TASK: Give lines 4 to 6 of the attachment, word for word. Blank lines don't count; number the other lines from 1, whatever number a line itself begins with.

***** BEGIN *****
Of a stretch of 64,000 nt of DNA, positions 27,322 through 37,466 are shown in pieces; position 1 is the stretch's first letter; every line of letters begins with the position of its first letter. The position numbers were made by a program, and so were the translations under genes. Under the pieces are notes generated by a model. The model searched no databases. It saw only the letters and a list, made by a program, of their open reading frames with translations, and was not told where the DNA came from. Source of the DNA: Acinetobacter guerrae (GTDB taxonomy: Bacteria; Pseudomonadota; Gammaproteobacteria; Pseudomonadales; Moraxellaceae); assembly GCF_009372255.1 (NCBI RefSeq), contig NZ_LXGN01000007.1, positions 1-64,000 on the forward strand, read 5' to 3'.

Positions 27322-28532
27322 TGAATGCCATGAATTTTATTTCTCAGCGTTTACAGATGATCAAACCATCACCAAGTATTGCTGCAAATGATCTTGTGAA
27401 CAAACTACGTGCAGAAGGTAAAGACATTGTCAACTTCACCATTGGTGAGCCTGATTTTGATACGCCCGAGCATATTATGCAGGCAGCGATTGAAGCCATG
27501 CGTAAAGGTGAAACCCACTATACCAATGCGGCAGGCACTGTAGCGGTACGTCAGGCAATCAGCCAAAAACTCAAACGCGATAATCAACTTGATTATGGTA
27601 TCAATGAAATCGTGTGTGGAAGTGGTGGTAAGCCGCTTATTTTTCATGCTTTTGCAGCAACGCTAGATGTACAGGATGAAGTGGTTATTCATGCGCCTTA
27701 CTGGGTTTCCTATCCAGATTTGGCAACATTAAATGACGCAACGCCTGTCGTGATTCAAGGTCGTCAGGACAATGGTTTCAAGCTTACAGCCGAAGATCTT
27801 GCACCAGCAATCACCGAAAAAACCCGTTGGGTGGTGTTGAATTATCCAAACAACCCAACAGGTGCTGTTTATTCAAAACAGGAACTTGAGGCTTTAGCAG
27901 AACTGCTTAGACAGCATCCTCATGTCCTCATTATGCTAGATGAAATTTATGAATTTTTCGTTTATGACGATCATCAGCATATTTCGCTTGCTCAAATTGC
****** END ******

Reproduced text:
27401 CAAACTACGTGCAGAAGGTAAAGACATTGTCAACTTCACCATTGGTGAGCCTGATTTTGATACGCCCGAGCATATTATGCAGGCAGCGATTGAAGCCATG
27501 CGTAAAGGTGAAACCCACTATACCAATGCGGCAGGCACTGTAGCGGTACGTCAGGCAATCAGCCAAAAACTCAAACGCGATAATCAACTTGATTATGGTA
27601 TCAATGAAATCGTGTGTGGAAGTGGTGGTAAGCCGCTTATTTTTCATGCTTTTGCAGCAACGCTAGATGTACAGGATGAAGTGGTTATTCATGCGCCTTA